Mackintosh School of Architecture graduate Alistair Reid has won a competition for a pop-up installation to mark the 150th anniversary of Charles Rennie Mackintosh
The architect – who works at Anderson Bell & Christie and previously won the 2015 3DReid Student Prize – has been named overall winner of the contest organised by the Glasgow Institute of Architects (GIA).
The competition sought innovative proposals for a temporary cardboard structure to be erected inside the billiard room at Mackintosh at the Willow during the annual Glasgow Doors Open Days Festival in September. It was open to UK-based students, architects, designers and artists under the age of 30.
The call for ideas set out to enhance the architectural quality of the Mackintosh-designed Grade A-listed 1903 café, which reopened last month following a £10 million overhaul by Simpson + Brown, restoring it to its original condition and creating a visitor centre next door.
Reid will receive a £1,000 prize and see his scheme – dubbed Paper Prospects – temporarily erected inside the billiard room from 14 to 16 September. Second place was meanwhile awarded to Ross Cameron and Titas Grikevicius and third place to Dan Brown.
The contest was launched in July in the same week the Glasgow School of Art confirmed its plan to rebuild the nearby Mackintosh building after it was wrecked by fire.
Commenting on Reid’s win, Glasgow Institute of Architects president Isabel Garriga said: This is a very special year for the GIA, It has been 150 years since we were established but it is also 150 years since Charles Rennie Mackintosh was born.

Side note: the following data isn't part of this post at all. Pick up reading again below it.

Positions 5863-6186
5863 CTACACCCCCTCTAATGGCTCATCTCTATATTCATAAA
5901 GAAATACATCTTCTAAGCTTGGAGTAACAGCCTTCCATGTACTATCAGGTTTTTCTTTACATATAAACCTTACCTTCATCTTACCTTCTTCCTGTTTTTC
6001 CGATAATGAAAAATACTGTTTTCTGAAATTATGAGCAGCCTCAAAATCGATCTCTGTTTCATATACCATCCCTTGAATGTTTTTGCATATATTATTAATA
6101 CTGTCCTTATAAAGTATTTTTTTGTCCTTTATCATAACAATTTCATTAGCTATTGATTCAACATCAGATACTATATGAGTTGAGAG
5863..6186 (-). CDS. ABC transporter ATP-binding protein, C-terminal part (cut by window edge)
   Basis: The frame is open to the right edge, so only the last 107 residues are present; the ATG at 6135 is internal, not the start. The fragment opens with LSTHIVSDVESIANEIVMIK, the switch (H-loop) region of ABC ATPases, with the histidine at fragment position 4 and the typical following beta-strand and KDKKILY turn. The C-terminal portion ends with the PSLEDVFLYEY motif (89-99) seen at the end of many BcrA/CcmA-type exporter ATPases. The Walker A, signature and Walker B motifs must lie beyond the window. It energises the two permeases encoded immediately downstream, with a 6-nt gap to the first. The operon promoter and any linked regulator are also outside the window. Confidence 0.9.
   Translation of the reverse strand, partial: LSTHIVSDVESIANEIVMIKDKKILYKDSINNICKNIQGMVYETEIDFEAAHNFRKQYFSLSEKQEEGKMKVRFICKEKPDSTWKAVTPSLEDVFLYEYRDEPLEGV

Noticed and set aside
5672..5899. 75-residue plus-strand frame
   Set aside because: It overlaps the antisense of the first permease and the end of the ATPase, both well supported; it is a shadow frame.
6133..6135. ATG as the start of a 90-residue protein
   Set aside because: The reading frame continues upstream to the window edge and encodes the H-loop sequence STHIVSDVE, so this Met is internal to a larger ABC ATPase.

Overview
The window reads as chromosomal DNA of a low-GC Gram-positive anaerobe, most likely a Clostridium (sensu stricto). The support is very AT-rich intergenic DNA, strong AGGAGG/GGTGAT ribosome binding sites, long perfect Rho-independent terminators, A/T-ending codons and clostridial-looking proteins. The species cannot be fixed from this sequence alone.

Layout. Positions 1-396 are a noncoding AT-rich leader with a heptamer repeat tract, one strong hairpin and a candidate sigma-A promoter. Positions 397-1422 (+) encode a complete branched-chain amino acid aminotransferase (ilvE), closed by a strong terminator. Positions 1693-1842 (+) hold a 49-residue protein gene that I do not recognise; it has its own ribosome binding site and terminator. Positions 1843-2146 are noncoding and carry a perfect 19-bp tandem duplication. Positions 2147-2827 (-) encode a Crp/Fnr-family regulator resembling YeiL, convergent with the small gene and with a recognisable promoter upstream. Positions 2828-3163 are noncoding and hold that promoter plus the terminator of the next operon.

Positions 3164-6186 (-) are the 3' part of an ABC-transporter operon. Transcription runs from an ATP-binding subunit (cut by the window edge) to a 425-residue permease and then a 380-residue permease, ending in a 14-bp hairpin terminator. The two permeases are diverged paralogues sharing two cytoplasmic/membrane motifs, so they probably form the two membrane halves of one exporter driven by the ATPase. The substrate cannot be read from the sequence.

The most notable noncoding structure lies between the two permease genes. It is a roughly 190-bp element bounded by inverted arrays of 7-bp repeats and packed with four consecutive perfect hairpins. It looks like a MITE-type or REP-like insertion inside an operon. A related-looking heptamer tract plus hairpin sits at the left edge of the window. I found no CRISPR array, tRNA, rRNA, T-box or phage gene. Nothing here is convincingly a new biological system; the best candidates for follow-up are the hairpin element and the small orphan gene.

‘After all the bad news this year, it is always exciting to see how Mackintosh can still inspire a whole new generation. This is highlighted by the quality of all the competition entries, all of them truly fantastic and in particular the winner and the 2 shortlisted entries.
‘I cannot wait to see Alastair Reid’s Paper Prospects cardboard extravaganza at Mackintosh at the Willow in mid-September.’
The Willow Tea Rooms on Sauchiehall Street is considered one of Mackintosh’s finest public interiors. The 1903 landmark building was designed for ‘art tearooms’ entrepreneur Catherine Cranston, and became part of a department store during the 1920s before being partially restored as a café in the early 1980s.
Competition proposals had to be self-supporting and could use up to 200 single-walled cardboard boxes.
Judged included Garriga, Stuart Robertson of the Charles Rennie Mackintosh Society, Lesley Hepburn from Glasgow Life, and Mackintosh at the Willow chief executive Marcus Kenyon.